06 May 2010
The labor partylist group, Partido ng Manggagawa (PM) and the Freedom from Debt Coalition proceeded with their planned mass action today against power rate hikes despite Meralco’s announcement that it is cutting its rate by P1.26/kwh beginning this month.
“Meralco’s announcement may have been prepared to diffuse the rapid buildup of protest against its unjust rates,” said PM spokesman Wilson Fortaleza, referring to the growing outbursts against power rate hikes that now even reaches the cyberspace prior to the announcement.
Fortaleza said that despite the announced rate cut, more mass protests should be launched against Meralco and other utilities in the face of the failed regulatory functions by the government and the power firms’ insatiable greed for profit.
“Meralco is a regulated utility. But when regulation fails to protect consumers from corporate greed and repeated abuse, street protests become the necessary option for the hapless consumers,” explained Fortaleza.
Meralco’s rate surged to the highest level this month due to tight supply and the hikes in the price of electricity traded at the Wholesale Electricity Spot Market (WESM). According to Meralco, its IPPs which provide more than half of Meralco’s requirements were forced to shutdown their operations last month due to routine maintenance at the Malampaya gas field, forcing them to source power at WESM but for more than what is required of them, which is limited to only 10%.
Under the Electric Power Reform Act or EPIRA, Meralco has the obligation to deliver power to its customers at the least cost manner.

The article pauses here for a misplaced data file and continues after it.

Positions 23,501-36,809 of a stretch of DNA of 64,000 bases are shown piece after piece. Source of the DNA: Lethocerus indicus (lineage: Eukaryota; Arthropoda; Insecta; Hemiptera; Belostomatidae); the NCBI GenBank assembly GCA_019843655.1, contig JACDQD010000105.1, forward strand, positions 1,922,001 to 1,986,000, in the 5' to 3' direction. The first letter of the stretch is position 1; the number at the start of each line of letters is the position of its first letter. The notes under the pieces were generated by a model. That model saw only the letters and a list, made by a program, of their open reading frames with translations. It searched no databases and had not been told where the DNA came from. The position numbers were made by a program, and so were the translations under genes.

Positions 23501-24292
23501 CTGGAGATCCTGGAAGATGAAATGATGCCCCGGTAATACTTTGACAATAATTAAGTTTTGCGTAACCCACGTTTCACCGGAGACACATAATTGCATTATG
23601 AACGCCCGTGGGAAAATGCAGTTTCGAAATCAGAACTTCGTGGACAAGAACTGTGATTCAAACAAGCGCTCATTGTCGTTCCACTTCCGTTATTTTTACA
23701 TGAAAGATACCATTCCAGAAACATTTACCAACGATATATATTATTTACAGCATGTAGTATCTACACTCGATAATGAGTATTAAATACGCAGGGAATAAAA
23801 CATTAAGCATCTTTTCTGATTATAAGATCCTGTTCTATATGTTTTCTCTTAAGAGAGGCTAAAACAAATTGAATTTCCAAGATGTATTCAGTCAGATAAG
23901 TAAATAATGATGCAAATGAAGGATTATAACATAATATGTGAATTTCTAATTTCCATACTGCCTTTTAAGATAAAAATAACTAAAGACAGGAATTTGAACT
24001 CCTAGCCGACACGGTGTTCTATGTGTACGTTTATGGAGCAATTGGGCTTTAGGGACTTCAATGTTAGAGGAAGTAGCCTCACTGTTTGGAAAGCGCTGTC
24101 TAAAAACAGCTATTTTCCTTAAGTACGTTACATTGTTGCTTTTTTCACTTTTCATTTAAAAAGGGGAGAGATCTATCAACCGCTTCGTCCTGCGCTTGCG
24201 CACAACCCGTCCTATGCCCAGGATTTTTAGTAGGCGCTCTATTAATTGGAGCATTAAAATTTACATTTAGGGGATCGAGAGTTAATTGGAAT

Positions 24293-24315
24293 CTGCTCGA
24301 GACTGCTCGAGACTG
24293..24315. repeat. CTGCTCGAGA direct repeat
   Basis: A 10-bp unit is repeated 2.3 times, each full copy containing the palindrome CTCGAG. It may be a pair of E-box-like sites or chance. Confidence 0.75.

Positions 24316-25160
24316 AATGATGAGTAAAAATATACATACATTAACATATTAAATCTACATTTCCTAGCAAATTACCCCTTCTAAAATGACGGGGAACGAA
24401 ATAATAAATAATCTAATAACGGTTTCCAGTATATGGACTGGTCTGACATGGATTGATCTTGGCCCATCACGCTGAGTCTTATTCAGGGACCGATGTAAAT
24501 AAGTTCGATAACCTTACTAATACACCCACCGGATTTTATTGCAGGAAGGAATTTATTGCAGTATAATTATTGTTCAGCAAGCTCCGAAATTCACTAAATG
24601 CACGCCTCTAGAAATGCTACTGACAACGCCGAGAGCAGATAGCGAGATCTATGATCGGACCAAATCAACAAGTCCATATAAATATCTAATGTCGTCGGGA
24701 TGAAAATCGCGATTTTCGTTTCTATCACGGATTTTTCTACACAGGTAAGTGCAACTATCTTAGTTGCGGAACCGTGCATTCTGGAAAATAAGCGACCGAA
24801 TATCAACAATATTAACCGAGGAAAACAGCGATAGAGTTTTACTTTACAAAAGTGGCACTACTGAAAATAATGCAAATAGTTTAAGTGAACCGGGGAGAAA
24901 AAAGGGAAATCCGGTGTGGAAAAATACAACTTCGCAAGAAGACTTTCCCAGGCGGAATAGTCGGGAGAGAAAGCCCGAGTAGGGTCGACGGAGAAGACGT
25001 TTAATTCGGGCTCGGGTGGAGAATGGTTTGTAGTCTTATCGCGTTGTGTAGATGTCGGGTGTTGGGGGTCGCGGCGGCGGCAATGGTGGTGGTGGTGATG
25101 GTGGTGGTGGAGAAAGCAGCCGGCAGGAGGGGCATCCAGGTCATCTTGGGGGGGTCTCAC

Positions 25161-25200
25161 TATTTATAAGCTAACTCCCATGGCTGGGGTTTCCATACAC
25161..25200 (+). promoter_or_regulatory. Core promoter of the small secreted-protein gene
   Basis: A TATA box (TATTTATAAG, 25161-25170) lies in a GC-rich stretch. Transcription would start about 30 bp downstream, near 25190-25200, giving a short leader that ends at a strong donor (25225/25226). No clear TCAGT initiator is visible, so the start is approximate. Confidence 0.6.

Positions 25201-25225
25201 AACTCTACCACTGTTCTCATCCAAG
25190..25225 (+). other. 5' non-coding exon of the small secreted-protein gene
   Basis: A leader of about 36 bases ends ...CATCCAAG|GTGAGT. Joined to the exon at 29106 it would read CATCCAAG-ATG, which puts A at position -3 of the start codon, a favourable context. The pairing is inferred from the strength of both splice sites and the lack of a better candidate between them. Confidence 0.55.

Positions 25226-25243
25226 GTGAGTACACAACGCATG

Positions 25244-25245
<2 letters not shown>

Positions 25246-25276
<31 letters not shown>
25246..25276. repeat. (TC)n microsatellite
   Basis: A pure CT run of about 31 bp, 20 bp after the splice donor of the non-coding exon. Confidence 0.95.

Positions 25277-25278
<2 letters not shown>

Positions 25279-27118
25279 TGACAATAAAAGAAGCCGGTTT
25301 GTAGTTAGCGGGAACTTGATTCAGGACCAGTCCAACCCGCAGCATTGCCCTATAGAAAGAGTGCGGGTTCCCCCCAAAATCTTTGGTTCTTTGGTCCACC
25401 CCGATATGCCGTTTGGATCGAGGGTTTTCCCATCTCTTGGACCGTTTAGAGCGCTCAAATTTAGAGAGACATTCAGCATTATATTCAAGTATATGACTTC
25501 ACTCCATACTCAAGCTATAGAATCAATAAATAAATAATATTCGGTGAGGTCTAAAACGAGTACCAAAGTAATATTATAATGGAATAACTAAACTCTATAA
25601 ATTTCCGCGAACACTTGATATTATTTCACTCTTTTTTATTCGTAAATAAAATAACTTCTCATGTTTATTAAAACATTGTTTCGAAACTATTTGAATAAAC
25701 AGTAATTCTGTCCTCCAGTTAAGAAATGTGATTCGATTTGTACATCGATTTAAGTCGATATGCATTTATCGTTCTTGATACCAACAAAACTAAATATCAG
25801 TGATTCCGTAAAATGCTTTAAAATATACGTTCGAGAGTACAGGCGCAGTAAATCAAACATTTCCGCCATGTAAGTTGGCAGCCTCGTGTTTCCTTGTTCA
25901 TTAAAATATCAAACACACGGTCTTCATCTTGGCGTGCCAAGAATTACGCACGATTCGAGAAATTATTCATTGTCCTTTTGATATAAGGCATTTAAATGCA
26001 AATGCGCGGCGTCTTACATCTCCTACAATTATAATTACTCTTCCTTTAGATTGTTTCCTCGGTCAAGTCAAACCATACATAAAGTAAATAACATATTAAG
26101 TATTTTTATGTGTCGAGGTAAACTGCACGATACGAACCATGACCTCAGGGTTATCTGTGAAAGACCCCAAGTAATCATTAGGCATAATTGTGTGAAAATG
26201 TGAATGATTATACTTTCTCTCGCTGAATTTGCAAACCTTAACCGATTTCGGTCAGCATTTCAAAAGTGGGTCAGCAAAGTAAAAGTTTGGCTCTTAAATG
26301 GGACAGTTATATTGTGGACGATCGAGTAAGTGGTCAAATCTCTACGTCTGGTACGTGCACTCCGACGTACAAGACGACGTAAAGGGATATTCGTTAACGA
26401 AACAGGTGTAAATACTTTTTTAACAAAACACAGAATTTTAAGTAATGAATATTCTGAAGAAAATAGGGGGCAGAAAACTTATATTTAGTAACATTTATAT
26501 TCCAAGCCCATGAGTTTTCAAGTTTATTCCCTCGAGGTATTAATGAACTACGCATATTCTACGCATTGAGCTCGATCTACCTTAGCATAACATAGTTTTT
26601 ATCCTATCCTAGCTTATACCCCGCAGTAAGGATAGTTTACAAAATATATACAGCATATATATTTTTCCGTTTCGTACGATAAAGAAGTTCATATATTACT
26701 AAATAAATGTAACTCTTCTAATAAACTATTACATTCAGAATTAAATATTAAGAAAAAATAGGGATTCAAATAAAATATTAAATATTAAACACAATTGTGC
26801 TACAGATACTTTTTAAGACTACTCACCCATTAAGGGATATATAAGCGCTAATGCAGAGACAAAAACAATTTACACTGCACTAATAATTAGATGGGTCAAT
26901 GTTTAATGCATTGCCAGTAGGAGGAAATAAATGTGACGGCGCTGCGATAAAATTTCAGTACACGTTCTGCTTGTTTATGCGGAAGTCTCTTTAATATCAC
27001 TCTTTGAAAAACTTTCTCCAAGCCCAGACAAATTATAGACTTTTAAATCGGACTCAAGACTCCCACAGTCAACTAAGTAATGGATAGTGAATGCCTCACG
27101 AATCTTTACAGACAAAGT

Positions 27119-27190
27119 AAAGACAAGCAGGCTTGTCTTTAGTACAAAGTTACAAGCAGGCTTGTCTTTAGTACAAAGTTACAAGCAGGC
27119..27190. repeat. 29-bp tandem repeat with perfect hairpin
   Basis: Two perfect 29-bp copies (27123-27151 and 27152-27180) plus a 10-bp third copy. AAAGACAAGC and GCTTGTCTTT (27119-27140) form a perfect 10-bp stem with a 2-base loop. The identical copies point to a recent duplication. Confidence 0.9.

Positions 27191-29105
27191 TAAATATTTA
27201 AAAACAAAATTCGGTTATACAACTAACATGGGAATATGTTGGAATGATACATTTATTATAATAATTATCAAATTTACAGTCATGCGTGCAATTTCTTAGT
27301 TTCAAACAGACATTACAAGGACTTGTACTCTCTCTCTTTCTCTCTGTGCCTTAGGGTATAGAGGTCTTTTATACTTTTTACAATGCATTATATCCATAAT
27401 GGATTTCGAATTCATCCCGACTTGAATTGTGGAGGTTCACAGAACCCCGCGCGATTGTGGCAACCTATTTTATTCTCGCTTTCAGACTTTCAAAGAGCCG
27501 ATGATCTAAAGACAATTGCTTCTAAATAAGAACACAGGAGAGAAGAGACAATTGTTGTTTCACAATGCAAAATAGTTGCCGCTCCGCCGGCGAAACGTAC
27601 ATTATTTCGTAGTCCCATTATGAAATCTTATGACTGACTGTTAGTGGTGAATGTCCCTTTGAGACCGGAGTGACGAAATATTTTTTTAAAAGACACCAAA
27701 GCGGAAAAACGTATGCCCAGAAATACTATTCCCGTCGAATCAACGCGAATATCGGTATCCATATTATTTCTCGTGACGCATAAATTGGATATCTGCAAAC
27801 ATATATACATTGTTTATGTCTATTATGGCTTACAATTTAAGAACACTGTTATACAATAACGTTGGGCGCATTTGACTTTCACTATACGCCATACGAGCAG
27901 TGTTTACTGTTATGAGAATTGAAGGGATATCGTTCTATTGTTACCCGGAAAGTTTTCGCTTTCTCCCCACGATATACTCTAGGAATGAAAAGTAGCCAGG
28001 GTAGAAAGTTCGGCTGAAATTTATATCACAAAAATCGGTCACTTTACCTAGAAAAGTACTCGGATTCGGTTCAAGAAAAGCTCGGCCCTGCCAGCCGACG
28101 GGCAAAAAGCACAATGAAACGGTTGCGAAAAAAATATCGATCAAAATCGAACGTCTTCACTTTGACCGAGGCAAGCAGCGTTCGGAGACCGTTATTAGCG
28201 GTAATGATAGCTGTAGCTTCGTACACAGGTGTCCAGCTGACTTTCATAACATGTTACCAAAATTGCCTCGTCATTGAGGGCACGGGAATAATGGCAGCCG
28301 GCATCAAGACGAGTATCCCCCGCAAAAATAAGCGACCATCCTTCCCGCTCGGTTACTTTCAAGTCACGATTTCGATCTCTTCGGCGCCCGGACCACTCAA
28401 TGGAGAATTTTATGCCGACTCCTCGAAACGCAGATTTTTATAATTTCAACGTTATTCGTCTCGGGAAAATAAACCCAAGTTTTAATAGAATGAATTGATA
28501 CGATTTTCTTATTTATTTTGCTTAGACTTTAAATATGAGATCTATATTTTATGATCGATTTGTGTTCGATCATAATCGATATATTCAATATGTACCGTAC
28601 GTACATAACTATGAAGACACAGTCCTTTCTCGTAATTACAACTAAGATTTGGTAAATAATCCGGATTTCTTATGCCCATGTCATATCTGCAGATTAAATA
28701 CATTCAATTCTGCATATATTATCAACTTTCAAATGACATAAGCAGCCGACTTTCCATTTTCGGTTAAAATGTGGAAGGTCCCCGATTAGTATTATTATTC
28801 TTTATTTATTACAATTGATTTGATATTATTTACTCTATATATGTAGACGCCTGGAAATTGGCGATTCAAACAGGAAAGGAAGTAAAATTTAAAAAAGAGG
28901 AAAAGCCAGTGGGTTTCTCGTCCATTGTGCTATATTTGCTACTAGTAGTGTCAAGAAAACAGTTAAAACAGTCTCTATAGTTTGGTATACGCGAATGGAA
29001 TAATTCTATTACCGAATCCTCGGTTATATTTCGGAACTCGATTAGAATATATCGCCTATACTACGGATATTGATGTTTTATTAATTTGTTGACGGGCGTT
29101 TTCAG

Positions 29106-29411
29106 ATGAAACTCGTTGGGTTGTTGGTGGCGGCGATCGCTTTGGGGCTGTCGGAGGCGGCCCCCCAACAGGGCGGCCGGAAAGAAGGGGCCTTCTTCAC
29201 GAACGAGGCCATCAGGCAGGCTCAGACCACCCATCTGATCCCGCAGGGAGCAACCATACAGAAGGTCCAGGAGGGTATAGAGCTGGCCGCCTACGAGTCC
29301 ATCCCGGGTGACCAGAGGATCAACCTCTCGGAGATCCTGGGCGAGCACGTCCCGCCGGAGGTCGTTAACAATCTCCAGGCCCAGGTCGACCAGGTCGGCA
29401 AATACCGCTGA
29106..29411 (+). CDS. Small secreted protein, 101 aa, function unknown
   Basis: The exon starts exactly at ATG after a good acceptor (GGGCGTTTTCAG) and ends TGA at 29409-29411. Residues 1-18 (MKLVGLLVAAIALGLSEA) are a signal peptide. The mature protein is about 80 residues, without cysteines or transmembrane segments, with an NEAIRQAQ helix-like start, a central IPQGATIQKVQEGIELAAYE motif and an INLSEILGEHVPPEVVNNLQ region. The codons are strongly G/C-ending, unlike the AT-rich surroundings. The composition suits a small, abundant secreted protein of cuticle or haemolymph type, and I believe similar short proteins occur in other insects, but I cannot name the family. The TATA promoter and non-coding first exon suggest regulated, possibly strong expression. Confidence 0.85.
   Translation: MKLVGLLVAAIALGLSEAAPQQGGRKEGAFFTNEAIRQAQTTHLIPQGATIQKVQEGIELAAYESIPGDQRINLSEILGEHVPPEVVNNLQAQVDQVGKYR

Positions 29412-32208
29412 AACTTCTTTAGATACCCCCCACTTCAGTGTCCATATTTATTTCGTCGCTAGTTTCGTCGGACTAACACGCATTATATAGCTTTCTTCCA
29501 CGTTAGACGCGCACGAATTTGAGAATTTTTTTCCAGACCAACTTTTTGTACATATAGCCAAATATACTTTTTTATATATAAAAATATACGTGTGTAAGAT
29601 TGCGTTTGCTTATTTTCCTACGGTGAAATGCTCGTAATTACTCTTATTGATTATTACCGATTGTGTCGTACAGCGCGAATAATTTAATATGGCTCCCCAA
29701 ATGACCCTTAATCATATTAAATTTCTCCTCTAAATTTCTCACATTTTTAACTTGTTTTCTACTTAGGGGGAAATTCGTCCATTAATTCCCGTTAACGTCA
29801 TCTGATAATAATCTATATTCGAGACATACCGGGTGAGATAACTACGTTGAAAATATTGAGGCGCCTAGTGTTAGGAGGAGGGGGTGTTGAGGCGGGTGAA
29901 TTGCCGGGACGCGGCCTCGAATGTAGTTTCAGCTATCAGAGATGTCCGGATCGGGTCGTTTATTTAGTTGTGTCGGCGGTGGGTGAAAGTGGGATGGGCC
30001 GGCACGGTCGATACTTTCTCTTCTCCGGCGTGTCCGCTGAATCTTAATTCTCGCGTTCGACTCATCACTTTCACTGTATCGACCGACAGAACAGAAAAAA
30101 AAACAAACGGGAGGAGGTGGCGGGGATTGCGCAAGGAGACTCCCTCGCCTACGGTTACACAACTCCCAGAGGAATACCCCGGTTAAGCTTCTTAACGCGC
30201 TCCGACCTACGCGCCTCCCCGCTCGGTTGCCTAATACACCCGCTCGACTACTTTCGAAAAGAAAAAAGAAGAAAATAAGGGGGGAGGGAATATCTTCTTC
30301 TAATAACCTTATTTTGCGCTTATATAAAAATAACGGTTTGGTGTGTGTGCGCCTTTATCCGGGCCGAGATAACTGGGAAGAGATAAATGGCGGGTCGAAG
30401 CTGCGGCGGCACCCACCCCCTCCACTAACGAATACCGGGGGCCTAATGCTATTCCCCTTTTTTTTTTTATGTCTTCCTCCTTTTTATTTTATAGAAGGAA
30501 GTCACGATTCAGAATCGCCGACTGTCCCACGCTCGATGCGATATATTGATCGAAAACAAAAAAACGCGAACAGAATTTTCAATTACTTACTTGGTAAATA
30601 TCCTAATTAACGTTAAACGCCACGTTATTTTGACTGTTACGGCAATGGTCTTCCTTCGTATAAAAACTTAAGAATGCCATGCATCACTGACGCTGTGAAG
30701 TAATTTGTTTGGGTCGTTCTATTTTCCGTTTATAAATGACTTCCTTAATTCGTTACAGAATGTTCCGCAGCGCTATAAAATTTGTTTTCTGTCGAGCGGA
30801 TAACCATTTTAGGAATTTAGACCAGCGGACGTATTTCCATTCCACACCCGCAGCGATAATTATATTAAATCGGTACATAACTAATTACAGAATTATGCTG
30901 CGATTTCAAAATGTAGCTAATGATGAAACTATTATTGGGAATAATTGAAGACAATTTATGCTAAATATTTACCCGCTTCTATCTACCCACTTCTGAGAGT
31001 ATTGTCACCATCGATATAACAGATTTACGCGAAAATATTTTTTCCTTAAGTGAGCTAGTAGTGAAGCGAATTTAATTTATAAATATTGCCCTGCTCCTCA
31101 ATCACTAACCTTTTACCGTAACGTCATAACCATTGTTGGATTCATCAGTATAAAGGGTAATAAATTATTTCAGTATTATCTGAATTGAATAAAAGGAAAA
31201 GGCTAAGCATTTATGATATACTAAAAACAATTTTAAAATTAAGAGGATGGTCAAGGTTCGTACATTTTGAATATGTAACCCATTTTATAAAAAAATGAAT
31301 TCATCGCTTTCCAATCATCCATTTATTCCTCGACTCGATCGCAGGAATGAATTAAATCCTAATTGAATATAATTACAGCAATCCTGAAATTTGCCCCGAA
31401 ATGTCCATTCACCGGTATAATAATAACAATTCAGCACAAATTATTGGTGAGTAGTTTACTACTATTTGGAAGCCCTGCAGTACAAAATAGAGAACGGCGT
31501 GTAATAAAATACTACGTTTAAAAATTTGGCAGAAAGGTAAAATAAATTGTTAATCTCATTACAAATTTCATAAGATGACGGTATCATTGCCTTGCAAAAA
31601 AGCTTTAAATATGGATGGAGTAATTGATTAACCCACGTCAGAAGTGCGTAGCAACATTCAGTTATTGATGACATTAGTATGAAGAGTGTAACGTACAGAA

“Yet, Meralco always has this predilection of passing the burden of its erroneous practices to its captive clients by way of over-charging and through other forms of corporate fraud,” protested Fortaleza, insisting that instead of a price hike, Meralco rather owe the consumers refundable amounts in over-charging as found in the 2009 COA Audit.
The COA audit revealed that Meralco has over billed its customers by at least P15-B from 2003 onwards.
Before proceeding to the Meralco’s Kamuning branch, PM members made a kick-off protest at the gates of the National Power Corporation (NPC) to highlight what the group claims is the symbol of failed electricity governance.
Some 80% of NPC assets have already been privatized, including many of its pivotal plants. But contrary to what the Electric Power Industry Reform Act (EPIRA) has envisioned in 2001, the privatization program led to more power rate hikes, and now the new episode of power crisis.
“Now who is afraid of people power? Power rate hikes, power crisis, and a failing electoral exercise could be a perfect combination for another one,” concludes Fortaleza.